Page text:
St Ives was battered by gale force winds on the day of my visit, so strong as to make it impossible to walk along the waterfront, it was eerily quiet and deserted bar the noise of the wind battering the rooftops and whistling down the narrow cobbled alleyways of St Ives.  I had the fortune of experiencing Trewyn studios and garden entirely on my own, apart from a large tabby cat, happily asleep next to the door.

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The BaH Collection is a deeply personal homage to Barabara Hepworth’s work, studio and her many attributes which I have found so inspiring:

Ambition, determination, clarity of shape and form, balance and the ability to translate female physical experiences into her art.

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“The BaH collections aesthetics and colours are drawn from this journey, minimal and clean I hope they encapsulate my interpretation of Barbara Hepworth whose enduring legacy continues to be as remarkable both as a female trailblazer and as an artist.”

 

The St Ives Tote bag exploring curved edges and smooth metallic leathers

The st Ives tote silver

The Full Circle belt bag, designed to be both feminine and functional

Full circle belt-shoulder bag silver black

The Barbara Half Moon bag, sculptural and stand-alone

The Barbara half moon bag , bronze

The ‘kelp green’ leather Rena bag, a nod to the garden and sea in an oily, textural leather

The Rena bag , Kelp

 

 

The Abstraction pouch, minimalist, clean and timeless

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Giving back….A bag for Rena

London, 2019

A bag for Rena

In March 2016 I lost my mother Rena to cancer. I should say ‘we lost’ as I am the youngest of 5 plus Rena had grandchildren, family and many friends. We all lost.

When diagnosed, Rena decided not to fight; she wanted no treatment, only to be allowed to go peacefully. Seems cancer had a very different agenda. It fought Rena till the very end, fiercely and systematically stripping her of anything she enjoyed and loved. A librarian and voracious reader, not being able to read was the last straw. She carefully placed a much-loved handbag next to her, in it her hairbrush, lipstick, wallet, the last letters and cards she’d received and the book she had begun and longed to finish reading.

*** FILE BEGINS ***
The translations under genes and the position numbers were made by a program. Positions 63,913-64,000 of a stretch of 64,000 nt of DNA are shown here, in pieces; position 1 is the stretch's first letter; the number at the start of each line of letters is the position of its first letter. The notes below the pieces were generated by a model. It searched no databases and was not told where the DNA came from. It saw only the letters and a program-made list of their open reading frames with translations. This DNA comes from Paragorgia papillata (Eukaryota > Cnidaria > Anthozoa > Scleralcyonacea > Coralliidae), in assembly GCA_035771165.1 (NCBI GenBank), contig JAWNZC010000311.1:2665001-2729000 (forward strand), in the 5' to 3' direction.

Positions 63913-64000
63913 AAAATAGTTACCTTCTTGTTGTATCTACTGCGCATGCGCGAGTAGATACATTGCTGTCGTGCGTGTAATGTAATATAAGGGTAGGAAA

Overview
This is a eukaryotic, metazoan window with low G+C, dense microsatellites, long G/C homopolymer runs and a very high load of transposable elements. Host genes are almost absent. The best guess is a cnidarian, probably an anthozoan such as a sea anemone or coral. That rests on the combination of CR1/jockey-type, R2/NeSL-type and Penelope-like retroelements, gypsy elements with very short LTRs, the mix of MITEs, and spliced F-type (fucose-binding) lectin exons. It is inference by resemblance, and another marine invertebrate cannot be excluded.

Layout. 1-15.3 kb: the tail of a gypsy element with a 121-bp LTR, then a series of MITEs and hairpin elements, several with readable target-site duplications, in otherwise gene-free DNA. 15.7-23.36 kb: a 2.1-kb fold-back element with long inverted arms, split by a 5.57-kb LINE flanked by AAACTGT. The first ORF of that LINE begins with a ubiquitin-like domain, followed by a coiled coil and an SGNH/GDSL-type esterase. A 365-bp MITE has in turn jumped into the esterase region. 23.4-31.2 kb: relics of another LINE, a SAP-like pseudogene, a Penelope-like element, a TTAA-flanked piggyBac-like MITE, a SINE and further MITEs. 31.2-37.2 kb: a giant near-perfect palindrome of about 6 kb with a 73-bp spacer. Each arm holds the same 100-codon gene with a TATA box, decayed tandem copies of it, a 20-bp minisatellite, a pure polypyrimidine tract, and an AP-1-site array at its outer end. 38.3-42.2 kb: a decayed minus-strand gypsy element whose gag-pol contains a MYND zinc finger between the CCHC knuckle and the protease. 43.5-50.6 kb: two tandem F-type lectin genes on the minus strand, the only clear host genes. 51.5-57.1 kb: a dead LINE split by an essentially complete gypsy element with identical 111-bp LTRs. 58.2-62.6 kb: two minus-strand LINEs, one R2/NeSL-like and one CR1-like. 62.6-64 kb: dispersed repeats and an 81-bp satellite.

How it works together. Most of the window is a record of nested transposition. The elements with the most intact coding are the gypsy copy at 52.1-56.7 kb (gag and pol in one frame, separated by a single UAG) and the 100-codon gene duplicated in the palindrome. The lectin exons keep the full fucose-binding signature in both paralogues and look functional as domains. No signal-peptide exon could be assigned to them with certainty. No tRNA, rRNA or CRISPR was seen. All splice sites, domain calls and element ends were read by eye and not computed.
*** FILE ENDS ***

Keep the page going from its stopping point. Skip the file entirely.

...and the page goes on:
Shortly after her passing I designed The Rena bag in her memory, based on her special handbag.

Although Nadia Minkoff London had been making regular donations to the Royal Trinity Hospice since 2002, I don’t think I fully grasped the extent of the incredibly difficult, yet absolutely vital service Hospices and Palliative carers provide until I experienced this first-hand.

It took me 3 years to bring myself to talk to the Royal Trinity Hospice about The Rena Bag; I guess sometimes we simply need to give ourselves time to recover. But on the day of the third anniversary of her passing, I contacted them to let them know how much I would like to support them by giving back profits from the sale of The Rena bag to help them.

For every Rena bag sold we can fund a clothing kit for a Trinity Community Nurse, or 5 days’ worth of equipment for the Art therapy workshops held by the Hospice, or nearly 2 days’ maintenance of its award- winning gardens that offer much needed tranquillity to patients and their loved ones.

So please join me on this journey.

Trinity Hospice may be London based but what it really comes down to is helping people, no matter where they are, throughout the hardest of times.